The invention is a beam homogenizer for converting an incident beam having a non-uniform spatial power or energy distribution into an output beam of uniform spatial power or energy distribution. The incident beam is incident upon the beam homogenizer, formed as an array of facets where each facet is constructed to transmit any portion of the incident beam incident thereupon to an output plane spaced from the beam homogenizer so that the light transmitted through each of the facets overlap at the output plane to form the output beam which now has a substantially uniform spatial power or energy distribution.
It is an object of this invention to convert an incident optical beam having a non-uniform spatial power or energy distribution to an output beam having uniform spatial power or energy distribution at an output plane.
It is a feature of this invention that the optical beam having a non-uniform spatial power or energy distribution incident upon a homogenizer having an array of facets and the portion of the incident beam transmitted through each facet is imaged over an entire target on overlap at an output plane, thereby homogenizing the incident optical beam to produce an output beam of substantially uniform spatial power or energy distribution at the output plane. It is another feature of this invention that the homogenizer is a hologram and each of the facets are subholograms. It is yet another feature of this invention that the subholograms are designed to minimize interference effects at the output plane between the light transmitted through the facets.
It is an advantage of this invention that the homogenizer may be developed by computer generation techniques and may be fabricated relatively inexpensively. It is another advantage of this invention that the homogenization is relatively insensitive to fluctuations in the energy density of the incident beam. It is a further advantage of this invention that the uniform spatial power or energy distribution of the output beam is substantially insensitive to the location the incident beam falls on the homogenizer. It is a further advantage of this invention to effect the homogenization of either continuous wave or pulsed laser sources.
The present invention will now be described by way of example with reference to the accompanying drawings in which:
FIG. 1 shows the spatial power or energy distribution of a beam incident upon a homogenizer of the present invention and how the portions of the incident beam that are transmitted through the homogenizer are constituted at an output plane to produce an output beam having a substantially uniform spatial power or energy distribution and a second collimating hologram that is used to collimate the output beam. This represents the input characteristic of an inert gas-halide laser, popularly known as an eximer laser.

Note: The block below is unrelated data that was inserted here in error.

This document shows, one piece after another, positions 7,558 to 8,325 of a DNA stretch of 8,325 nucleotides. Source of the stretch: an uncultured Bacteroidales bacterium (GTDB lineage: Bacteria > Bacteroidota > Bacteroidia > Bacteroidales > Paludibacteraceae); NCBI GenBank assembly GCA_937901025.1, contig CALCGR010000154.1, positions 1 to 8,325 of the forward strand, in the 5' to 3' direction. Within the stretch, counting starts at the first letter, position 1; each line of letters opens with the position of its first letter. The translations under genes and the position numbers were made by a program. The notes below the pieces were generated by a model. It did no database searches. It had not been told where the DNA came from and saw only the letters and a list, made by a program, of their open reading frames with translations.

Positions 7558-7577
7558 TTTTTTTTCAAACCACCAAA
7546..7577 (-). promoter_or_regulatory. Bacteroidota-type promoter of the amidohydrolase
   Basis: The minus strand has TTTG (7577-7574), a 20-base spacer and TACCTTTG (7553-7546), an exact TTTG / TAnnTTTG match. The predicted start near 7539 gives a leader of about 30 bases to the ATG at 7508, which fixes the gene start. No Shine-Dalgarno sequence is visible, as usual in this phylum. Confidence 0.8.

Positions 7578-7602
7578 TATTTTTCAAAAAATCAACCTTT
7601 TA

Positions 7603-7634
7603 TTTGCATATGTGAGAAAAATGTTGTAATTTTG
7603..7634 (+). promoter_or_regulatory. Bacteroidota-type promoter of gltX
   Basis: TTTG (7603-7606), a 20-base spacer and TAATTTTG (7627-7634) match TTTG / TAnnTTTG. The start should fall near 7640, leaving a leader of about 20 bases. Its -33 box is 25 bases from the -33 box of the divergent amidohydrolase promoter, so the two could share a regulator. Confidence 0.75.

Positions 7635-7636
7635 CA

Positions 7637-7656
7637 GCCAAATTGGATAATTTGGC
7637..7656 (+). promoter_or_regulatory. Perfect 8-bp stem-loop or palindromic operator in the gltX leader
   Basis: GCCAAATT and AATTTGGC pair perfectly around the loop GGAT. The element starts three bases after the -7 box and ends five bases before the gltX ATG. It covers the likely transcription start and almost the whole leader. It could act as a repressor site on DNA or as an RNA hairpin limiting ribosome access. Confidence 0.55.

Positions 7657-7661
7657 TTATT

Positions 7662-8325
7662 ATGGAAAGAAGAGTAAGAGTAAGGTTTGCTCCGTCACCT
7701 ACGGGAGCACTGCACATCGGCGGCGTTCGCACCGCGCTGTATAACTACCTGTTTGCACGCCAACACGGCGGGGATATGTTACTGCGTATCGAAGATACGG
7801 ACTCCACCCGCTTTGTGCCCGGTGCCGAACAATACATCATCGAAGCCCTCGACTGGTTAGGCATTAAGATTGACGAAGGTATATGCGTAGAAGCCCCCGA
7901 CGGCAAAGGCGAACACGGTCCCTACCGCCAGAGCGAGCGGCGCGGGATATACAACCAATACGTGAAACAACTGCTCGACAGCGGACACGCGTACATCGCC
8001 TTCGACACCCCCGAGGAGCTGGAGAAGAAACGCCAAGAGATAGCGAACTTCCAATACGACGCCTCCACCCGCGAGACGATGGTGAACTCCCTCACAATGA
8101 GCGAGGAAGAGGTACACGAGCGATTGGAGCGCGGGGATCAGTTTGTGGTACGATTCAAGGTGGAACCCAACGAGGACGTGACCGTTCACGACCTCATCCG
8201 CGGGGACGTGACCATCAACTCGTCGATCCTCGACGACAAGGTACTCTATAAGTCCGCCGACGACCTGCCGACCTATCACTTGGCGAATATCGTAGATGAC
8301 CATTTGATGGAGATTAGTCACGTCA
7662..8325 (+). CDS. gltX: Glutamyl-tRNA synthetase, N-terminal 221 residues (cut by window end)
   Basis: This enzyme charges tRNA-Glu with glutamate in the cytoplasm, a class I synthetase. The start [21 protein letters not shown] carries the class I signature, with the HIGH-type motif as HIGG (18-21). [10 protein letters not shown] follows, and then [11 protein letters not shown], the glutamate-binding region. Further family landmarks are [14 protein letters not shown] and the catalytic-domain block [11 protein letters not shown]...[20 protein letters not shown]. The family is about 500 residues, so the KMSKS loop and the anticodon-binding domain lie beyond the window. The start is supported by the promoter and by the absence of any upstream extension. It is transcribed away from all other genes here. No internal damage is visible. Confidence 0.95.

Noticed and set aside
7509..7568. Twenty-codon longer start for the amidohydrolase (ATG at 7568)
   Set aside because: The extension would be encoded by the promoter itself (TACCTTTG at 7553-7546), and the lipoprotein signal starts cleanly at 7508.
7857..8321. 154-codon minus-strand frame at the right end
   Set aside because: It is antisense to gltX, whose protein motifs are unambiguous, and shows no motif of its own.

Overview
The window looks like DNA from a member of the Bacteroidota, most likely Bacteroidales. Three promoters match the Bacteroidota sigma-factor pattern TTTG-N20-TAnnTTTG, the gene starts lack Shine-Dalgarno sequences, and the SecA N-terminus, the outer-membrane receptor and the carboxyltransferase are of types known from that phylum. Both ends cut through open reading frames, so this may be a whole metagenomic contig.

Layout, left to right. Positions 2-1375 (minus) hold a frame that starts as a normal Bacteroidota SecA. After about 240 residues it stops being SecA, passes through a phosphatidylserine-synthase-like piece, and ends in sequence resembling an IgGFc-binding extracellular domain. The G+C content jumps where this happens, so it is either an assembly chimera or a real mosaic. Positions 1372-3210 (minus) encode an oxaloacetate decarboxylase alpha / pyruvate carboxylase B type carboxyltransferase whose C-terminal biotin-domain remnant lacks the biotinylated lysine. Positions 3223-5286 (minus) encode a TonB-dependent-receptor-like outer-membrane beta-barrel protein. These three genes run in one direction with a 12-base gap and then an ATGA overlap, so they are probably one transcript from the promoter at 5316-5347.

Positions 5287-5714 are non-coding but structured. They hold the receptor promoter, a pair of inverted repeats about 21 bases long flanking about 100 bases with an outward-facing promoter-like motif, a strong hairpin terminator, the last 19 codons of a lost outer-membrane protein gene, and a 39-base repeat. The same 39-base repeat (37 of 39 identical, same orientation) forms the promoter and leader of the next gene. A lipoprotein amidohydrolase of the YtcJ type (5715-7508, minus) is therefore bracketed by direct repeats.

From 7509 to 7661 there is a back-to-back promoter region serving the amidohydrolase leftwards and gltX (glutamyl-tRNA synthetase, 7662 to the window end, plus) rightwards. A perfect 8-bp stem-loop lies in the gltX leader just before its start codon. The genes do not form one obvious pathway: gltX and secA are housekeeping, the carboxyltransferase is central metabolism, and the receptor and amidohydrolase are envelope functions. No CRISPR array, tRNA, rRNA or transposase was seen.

FIG. 2 shows the spatial power or energy distribution of an incident beam that is typical of a CO2 or He-Ne laser incident on a homogenizer and the resulting collimated output beam.
FIG. 3 shows yet another spatial power or energy distribution of an incident beam that is typical of a Nd:YAG laser with a stable resonator optics incident on a homogenizer and the resultant collimated output beam.
The present invention is shown in FIG. 1. An optical beam is incident on a homogenizer 10 having an array 11 facets 12. Each of these facets 12 is constructed to direct any portion of an incident optical beam 14 that is incident thereupon uniformly over an entire target 16 at an output plane 18. As the portion of the incident beam transmitted through each of the facets 12 (shown illustratively as 20a and 20b) overlap at the target 16, the incident optical beam is mixed, thereby homogenizing the discrete portions of the incident beam 14 that are transmitted through each facet 12. This homogenization assures that at the target 16 there is a uniform mix of the incident beam 14, such that at the output plane 18 the output beam 22 has a uniform spatial power or energy distribution 24. The homogenization process averages the spatial power or energy distribution of the incident beam 14 with some losses due to inefficiencies.